Gwendolyn Gallagher

1. You must know that many towns do not have a Department of Motor Vehicles office. For a person without a car, it is extremely difficult to get to a such an office in a distant town.
2. We are talking about people who already have reliable IDs. If such IDs are not acceptable it proves that identification is not the purpose of these laws.


This law sounds to my not-American eyes to be utterly nonsensical. Then again, that could go for quite a lot of things you Americans do (That Pledge of Allegiance thing? An anthem about a flag and not one about a country? One that you've kept all the verses for but don't bother to learn in full? This complete aversion to Universal Health Care?)


Yes, some are incapable of getting to the DMV. The state has also closed several DMV sites or moved others to locations not on bus routes.


GG and Ik, right on all counts. Every time voter ID comes up, there are always people coming out of the woodwork in support of making it more difficult for the financially challenged to vote. Then wait for someone who claims to have been a veteran for decades to say it is not a big deal. Maybe if all Wisconsinite armed forces members serve 30 years instead of only 4 active, they too will have the funds to afford transport to get a Koch-approved ID. Pledging loyalty to a flag rather than to protect and defend the constitution is strange. Conservative icons rail against universal health care and the peasants are indoctrinated against yet another social service that the rich will never have to use. Instead of pushing for free bureaucratic IDs people should have honest and open elections. Stalin is said to have said it is not the person who casts the ballot, but those who count the ballots. Disenfranchisement is one way to help cover for the right *wing* candidates.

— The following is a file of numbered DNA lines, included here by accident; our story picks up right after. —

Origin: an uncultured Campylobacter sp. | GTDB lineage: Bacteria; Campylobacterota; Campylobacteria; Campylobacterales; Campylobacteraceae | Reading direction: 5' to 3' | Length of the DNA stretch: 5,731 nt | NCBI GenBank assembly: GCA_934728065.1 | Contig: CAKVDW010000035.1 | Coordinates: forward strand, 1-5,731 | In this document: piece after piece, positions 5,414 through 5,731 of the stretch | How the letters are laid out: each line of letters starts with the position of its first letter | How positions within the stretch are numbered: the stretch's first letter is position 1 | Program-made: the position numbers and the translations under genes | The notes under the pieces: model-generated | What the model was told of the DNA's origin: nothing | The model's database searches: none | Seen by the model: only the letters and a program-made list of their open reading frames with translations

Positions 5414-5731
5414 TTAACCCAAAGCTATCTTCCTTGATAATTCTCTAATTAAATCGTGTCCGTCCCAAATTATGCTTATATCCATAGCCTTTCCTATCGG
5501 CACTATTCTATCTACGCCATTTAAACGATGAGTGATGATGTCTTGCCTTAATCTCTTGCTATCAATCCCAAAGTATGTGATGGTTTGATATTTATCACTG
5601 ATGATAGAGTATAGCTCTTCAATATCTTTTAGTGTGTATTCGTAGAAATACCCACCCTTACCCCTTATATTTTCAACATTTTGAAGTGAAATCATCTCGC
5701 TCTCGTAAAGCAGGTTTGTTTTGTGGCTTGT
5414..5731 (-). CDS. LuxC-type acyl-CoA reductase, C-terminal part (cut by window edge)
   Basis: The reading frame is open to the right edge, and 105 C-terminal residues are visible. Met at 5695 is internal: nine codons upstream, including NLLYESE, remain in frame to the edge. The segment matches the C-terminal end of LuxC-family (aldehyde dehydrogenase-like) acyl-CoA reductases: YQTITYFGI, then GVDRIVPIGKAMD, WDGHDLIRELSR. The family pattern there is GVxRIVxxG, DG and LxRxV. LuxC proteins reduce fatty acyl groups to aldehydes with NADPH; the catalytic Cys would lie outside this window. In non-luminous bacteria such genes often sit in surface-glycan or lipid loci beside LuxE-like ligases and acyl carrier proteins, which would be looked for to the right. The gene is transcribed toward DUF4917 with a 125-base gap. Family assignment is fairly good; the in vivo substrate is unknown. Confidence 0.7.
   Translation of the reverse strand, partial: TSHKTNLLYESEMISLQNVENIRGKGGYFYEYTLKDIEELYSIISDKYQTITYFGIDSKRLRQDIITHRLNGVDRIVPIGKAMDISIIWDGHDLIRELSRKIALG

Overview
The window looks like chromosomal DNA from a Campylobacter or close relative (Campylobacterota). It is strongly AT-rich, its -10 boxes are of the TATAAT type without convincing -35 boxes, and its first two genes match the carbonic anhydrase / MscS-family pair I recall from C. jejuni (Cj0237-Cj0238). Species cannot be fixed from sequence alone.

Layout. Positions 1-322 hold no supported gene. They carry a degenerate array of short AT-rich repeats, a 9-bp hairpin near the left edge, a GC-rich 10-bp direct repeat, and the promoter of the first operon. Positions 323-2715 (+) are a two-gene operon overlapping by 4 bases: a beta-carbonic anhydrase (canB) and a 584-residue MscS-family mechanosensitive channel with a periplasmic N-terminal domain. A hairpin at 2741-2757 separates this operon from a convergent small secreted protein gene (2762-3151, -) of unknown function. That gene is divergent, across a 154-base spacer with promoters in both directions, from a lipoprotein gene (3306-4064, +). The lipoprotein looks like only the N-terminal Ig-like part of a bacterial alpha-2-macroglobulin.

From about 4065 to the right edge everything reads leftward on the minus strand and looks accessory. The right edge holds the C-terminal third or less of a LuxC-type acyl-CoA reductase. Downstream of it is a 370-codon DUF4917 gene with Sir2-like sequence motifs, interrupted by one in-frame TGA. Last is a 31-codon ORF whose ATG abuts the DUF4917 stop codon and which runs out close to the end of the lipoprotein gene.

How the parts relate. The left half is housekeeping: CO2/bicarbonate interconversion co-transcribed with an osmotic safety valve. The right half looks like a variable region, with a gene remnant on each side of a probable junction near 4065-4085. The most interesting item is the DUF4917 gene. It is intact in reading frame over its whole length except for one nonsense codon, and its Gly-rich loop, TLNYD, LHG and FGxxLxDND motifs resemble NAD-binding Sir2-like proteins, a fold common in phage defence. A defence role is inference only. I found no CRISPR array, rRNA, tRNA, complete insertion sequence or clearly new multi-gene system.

I don't know about the situation in Wisconsin, but in Virginia, I do whave a local dmv within walking distance - but I am disabled and government offices don't do accessibility.


So glad that our service to our country is a no value to you. Sorry to have bled and continue to bleed over your right to extinguish our rights.

Dale Vikings

If votes aren't controlled, money and resources will be lost on social services, schools, highways, meds for seniors and less will be there for the rich who make new jobs overseas.

Wisconsin is a business friendly state. The business of America is business, said Calvin Coolidge. He was talking about the country and probably meant Wisconsin, too. No controls on business is good if it worked and if people didn't make fun of it. If segments will vote against business, the legislature has a duty and obligation to take away the privilege to vote. Who would not want to stop this travesty of voting against free enterprise? The real question is if the tax rates are lowered for the 1 percent, how many more jobs will there be for these disenfranchised voters to be hotel maids and cabana boys?

With all the new jobs from the benevolent rich, who can not get behind this new jobs program? Who is singing Ashcrofts the Eagle is Sore Now? We are all flying high!

Vietnam Veteran...

This is just that creep you call your governor -Scott Walker's doing upon instructions from his owner-The Koch Bros.